You want to believe the Patriots are completely innocent. Sorry, but I'm having trouble believing it. I'm open to hearing evidence of ill will coming from Goodell, because I have a low opinion of how he runs things. But absent that, I found enough in the Wells report to be credible and persuasive.

1. Before anyone makes a big deal out of the last part, I think it was unfair for the NFL to factor Spygate into the punishment.

posted by rcade at 09:34 PM on May 15

I didn't know the team would refuse to make McNally available for a second interview expected by the league.

5th, not 2nd. The Patriots claim they cut the league off because McNally's name had been leaked and reporters were showing up to his home. Ted Welles claims he needed the 5th interview because he didn't notice the word "DEFLATOR" in text messages the first 4 times. If you can decide who is less of an idiot in that debate, I will call you King Solomon and bow my head.

Can we settle that one as a fact between parties? Was McNally interviewed 4 times or 1 time?

Wouldn't it be special treatment for the Patriots to have the league declare "we know the rule was broken for all 11 Patriots footballs, we know Patriots officials talked about ball deflation, we know the balls were taken to a bathroom for enough time to deflate them, but scientists say that the deflation could in theory be accidental -- even though the accident didn't happen to four Colts footballs -- so we won't punish the team"?

Only if that's what happened. What if nothing untoward actually happened to the Patriots' footballs and the league tried to invent it to save face 3 months later?

posted by yerfatma at 10:35 PM on May 15

I think I can settle that.

McNally was not interviewed four times by the investigative team for the Wells report. He was interviewed once as part of that investigation. The other interviews were presumably all from before the investigation commenced.

So when the Wells report states this ...

"Although we requested a follow-up interview of Jim McNally after our initial interview, counsel for the Patriots refused our request."

... they're talking solely about their own interviews.

I think the Patriots had an obligation under NFL rules to make their staffers and Brady available for as many interviews as Wells wanted, within reason. An initial interview and a follow-up seems perfectly reasonable to me.

What if nothing untoward actually happened to the Patriots' footballs and the league tried to invent it to save face 3 months later?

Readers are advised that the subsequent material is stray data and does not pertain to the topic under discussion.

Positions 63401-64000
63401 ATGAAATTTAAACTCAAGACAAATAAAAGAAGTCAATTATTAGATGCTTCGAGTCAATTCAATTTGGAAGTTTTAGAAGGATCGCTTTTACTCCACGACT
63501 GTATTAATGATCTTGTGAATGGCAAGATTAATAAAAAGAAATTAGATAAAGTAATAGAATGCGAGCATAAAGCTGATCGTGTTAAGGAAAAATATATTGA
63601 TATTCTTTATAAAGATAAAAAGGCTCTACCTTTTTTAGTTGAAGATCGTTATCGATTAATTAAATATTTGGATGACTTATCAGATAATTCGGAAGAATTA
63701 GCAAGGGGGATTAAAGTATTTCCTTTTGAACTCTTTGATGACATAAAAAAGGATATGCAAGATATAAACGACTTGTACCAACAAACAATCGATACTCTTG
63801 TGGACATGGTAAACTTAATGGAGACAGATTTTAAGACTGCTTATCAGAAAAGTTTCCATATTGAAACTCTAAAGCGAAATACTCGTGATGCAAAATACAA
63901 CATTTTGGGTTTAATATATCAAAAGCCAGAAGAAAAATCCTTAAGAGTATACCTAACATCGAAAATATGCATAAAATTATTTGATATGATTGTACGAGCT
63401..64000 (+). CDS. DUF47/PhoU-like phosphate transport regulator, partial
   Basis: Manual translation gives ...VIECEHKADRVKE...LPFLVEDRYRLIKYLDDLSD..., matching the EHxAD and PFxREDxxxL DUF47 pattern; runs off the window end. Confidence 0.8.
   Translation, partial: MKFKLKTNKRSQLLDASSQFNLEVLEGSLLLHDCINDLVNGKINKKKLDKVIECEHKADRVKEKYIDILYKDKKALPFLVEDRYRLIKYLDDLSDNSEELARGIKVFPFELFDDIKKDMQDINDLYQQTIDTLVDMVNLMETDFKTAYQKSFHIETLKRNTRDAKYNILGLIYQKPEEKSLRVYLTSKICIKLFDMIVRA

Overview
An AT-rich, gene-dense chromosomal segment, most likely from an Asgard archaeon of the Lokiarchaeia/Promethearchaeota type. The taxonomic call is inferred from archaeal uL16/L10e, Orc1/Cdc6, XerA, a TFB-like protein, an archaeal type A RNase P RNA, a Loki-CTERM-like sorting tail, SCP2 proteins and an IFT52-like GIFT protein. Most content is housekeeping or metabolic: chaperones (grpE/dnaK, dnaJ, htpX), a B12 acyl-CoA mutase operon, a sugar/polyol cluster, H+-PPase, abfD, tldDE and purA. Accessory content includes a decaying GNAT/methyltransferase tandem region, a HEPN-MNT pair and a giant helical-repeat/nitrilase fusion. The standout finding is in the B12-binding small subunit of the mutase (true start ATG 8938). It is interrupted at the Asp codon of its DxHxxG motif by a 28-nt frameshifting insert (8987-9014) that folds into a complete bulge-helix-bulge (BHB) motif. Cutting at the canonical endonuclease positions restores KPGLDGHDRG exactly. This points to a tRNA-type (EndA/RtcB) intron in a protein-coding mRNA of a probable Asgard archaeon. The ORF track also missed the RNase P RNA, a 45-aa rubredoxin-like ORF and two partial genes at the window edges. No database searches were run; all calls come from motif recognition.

From the Wells report:

Following the game, before he left the stadium, McNally was interviewed by members of NFL Security. During that interview, McNally did not mention that he had taken the game balls into the bathroom. Instead, he stated that he walked directly to the field and that nothing unusual occurred during the walk from the locker room to the field.
If nothing untoward happened, why did McNally lie about taking the balls into the bathroom before video evidence emerged that caught him doing this?

posted by rcade at 10:46 PM on May 15

can we all agree or explain where we disagree with this

The NFL must have a respected commissioner.

What if

Roger Goodell and Robert Kraft got together and agreed to resolve the issue internally.

The Patriots acknowledge breaking a rule that had zero impact on the outcome of a game that the offense was detected in. The NFL issues a fine and decides to review how relevant the rule is going forward.

Goodell (finally) comes across as a respected leader, and the Patriots a class organization and deserving champion.

No Wells report, no fake science, no fat guy nicknamed "the deflator".

posted by cixelsyd at 01:14 AM on May 16

posted by rcade at 12:23 PM on May 16

Those NY tabloid guys are such clever wordsmiths. Not sure what kept them from going with "Boston Schlong" on the back page to create an enhanced sense of thematic unity and symmetry.

This is why I refuse to go to that remote topless beach in the Aegean with the Duchess of Cambridge. The captioning that accompanied the drone photos would wreck the health of my elderly relatives.

posted by beaverboard at 08:22 PM on May 16

He was interviewed once as part of that investigation.

Thanks, I misunderstood that.

posted by yerfatma at 07:30 PM on May 18